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Fertil Steril. 1999 Jan;71(1):90-5.

Corticosteroids do not influence ovarian responsiveness to gonadotropins in patients with premature ovarian failure: a randomized, placebo-controlled trial.

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1
Department of Obstetrics and Gynecology, Medical Center Alkmaar, The Netherlands.

Abstract

OBJECTIVE:

To determine the effect of corticosteroids on ovarian responsiveness to exogenous gonadotropins in patients with idiopathic premature ovarian failure (POF).

DESIGN:

Placebo-controlled, randomized, double-blind, multicenter study.

SETTING:

Two tertiary care academic centers for reproductive endocrinology and fertility and two general teaching hospitals.

PATIENT(S):

One hundred patients with idiopathic POF intended to enter the study. The study was discontinued after 36 patients failed to ovulate.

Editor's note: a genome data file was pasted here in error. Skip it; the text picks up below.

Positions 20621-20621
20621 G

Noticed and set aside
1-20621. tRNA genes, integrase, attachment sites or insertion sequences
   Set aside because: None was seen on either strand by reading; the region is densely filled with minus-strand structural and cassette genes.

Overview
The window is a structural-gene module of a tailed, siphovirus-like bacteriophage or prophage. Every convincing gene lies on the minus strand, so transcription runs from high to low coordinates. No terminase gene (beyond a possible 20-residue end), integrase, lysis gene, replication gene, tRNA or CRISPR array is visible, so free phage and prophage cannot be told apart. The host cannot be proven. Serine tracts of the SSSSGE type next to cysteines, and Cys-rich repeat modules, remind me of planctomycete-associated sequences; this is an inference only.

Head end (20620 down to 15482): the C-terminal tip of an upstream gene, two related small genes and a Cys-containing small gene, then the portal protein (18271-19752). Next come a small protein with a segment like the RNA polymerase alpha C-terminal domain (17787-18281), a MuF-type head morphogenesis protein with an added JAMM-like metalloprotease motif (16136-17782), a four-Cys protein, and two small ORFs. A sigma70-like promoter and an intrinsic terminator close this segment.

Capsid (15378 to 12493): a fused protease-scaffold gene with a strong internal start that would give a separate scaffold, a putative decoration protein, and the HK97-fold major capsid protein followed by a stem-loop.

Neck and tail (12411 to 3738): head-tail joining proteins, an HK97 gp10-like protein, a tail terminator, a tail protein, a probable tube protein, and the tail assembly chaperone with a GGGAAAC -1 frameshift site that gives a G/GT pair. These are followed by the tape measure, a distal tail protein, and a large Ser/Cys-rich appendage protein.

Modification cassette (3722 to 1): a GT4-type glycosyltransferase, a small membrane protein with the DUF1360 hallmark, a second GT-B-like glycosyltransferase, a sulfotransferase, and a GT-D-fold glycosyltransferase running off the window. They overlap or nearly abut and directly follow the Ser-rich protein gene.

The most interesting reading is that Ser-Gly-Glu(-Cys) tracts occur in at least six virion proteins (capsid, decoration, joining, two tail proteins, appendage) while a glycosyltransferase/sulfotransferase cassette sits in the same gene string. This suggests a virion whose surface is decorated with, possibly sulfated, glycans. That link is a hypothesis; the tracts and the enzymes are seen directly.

INTERVENTION(S):

Endocrine and immune parameters were tested on days 1 and 15. On day 1, subjects were randomized to receive either 9 mg of dexamethasone daily or placebo. From day 5 onward, 300 IU of hMG daily was added for 10 days in both groups. The dosage of dexamethasone was decreased stepwise in the second week and discontinued after day 15. Patients were monitored by transvaginal ultrasonography and by determining serum E2 levels.

MAIN OUTCOME MEASURE(S):

Ovulation rate. Fifty patients would have to be included in each study group to detect a statistically significant difference of 20% in the ovulation rate between the two groups with alpha = 0.05 and beta = 0.1 (one-tailed test).

RESULT(S):

No ovulation was recorded in the first 36 patients. Interim analysis showed that the 95% confidence intervals of an ovulation rate of 0 were 0-17% for the dexamethasone arm (n = 19) and 0-19% for the placebo arm (n = 17). Because the preset objective (a difference of 20%) would never be reached, the study was discontinued.

CONCLUSION(S):

Corticosteroids do not influence ovarian responsiveness to gonadotropins in patients with idiopathic POF.

PMID:
9935122
[Indexed for MEDLINE]
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